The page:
Verizon's pricing for the Lumia 928 may lead to sales cannibalization of HTC's Windows Phone 8X. The latter finds itself in a difficult spot as it has to compete with a newer smartphone that is available for roughly the same money and with similar, if not better, hardware specifications.
BlackBerry had a pretty busy day at its Live conference in Orlando. The Canadian manufacturer announced the new Q5 smartphone, introduced the updated BlackBerry 10.1 operating system, released Enterprise Service 10 version 10.1 and detailed plans to bring BBM to Android and iOS.
My colleague Larry Seltzer, who was at the BlackBerry Live conference, briefly went through a couple of the announcements, but let's take a more in-depth look at what the new products bring to the table.
Ouch! The latest report from market research company Gartner crushes Microsoft's dreams of Windows Phone breaking away from the smartphone operating system bottom pack. In Q1 2013, with a low market share of just 2.9 percent, Windows Phone battled with BlackBerry for the consolation spot of third most popular platform (and lost), far away from either Android or iOS. The green droid is still the dominant leader, followed from afar by Apple's OS.
"There are two clear leaders in the OS market and Android’s dominance in the OS market is unshakable", says Gartner's Anshul Gupta. "With new OSs coming to market such as Tizen, Firefox and Jolla we expect some market share to be eroded but not enough to question Android’s volume leadership". What he doesn't says is that the future is bleak for both Windows Phone and BlackBerry, which have to showcase their strength to survive the future string of contenders. Let's take a look at the numbers.
On Tuesday, at an event held in London, Nokia announced the new Lumia 925 Windows Phone. The handset shares most of its specifications with the Verizon-exclusive Lumia 928, unveiled four days ago, and represents a slight evolution from the currently available Lumia 920.
Available color choices for the Lumia 925 include black, gray and white. The handset sports a "metal design", similar to its Verizon-exclusive sibling. A silver-colored frame, which works as an antenna, surrounds the edges of the device, while on the back a polycarbonate (plastic) cover, in either glossy or matte finish, is used. Nokia calls the design "stunning", although from my point of view the Lumia 920 looks better.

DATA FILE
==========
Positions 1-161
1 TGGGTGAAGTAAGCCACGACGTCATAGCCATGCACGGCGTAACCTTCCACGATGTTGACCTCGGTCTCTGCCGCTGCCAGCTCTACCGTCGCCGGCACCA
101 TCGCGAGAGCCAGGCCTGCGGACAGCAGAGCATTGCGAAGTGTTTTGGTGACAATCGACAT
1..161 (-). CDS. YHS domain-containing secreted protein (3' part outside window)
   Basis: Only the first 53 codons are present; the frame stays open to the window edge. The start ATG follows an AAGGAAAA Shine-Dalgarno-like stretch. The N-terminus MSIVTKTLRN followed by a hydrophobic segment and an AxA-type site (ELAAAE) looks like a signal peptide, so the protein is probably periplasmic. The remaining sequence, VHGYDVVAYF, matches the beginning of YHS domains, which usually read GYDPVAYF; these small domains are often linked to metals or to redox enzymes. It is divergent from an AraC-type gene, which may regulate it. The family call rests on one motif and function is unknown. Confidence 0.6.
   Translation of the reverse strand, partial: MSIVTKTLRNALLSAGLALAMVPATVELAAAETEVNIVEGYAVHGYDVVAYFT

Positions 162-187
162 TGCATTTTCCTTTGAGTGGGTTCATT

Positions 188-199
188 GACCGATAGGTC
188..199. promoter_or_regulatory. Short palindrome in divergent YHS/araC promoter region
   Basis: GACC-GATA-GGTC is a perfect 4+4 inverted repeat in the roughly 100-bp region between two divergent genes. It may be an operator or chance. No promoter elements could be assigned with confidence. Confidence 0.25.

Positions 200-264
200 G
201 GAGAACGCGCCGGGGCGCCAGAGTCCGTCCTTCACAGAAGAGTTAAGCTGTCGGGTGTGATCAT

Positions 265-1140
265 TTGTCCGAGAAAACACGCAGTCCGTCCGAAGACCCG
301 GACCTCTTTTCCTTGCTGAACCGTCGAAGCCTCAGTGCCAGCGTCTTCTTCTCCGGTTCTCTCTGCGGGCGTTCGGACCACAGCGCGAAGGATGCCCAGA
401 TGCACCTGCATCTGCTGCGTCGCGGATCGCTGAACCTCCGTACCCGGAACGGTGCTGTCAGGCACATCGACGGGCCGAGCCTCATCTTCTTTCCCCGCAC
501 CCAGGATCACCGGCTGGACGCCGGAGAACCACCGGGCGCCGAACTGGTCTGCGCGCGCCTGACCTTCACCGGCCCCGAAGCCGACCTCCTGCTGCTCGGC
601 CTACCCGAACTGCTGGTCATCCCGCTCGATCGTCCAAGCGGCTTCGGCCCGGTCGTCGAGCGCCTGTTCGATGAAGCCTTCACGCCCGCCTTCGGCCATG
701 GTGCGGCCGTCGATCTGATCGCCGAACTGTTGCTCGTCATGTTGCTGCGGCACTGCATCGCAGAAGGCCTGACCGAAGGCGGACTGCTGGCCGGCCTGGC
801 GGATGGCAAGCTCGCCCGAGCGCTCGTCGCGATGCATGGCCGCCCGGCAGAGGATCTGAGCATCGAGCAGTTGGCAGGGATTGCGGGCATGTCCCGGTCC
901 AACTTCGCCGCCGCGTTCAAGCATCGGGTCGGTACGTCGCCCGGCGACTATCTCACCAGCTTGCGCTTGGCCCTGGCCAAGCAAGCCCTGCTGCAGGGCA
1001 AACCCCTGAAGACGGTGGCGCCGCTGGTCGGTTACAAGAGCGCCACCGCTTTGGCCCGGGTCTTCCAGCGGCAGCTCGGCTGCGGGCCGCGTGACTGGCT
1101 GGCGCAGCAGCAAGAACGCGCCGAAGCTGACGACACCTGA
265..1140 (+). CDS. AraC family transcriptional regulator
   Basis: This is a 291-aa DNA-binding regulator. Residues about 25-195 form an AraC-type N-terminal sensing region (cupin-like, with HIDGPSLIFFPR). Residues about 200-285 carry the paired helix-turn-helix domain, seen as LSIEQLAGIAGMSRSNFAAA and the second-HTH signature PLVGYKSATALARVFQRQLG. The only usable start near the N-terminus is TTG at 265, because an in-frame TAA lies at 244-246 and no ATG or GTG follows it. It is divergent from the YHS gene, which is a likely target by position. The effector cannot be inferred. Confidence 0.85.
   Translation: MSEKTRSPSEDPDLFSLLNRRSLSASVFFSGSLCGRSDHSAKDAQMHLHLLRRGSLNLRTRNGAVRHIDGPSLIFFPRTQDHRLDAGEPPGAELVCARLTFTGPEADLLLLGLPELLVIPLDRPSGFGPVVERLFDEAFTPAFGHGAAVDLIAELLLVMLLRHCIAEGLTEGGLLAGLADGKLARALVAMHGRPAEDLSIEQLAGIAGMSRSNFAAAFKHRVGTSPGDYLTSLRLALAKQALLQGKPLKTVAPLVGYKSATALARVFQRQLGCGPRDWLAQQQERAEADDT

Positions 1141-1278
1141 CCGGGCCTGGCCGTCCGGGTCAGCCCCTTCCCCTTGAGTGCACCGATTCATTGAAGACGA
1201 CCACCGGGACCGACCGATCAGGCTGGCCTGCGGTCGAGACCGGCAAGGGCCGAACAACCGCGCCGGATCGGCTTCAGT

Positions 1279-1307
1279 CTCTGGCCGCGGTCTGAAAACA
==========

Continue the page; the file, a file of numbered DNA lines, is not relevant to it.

At 10 AM BST, Nokia's highly anticipated press event kicks off in London. Details are scarce at the moment, but what we can tell you for sure is that the Finnish phone manufacturer is preparing the "next installment".
What could that be? Well, yesterday, three days after the Lumia 928 was unveiled, Nokia's UK arm teased a new Lumia Windows Phone which takes some design cues from the Verizon-exclusive handset. Speculation aside, we are looking forward to seeing what Nokia has in store for us.
Tomorrow, Nokia will host a press event in London, where the company says it will unveil "the next installment". And, judging by a teaser released on Monday, it appears to be a new Lumia Window Phone. This comes just three days after the Finnish maker showcased the Lumia 928, which is coming exclusively to US mobile operator Verizon.
The teaser, posted by Nokia's UK arm on YouTube, reveals straight from its title -- "The new Nokia Lumia is coming..." -- that the company will announce a new Lumia device. Although there is no specific date provided (but when is there one with a teaser?), based on timing we can presume that the smartphone will be presented at tomorrow's press event.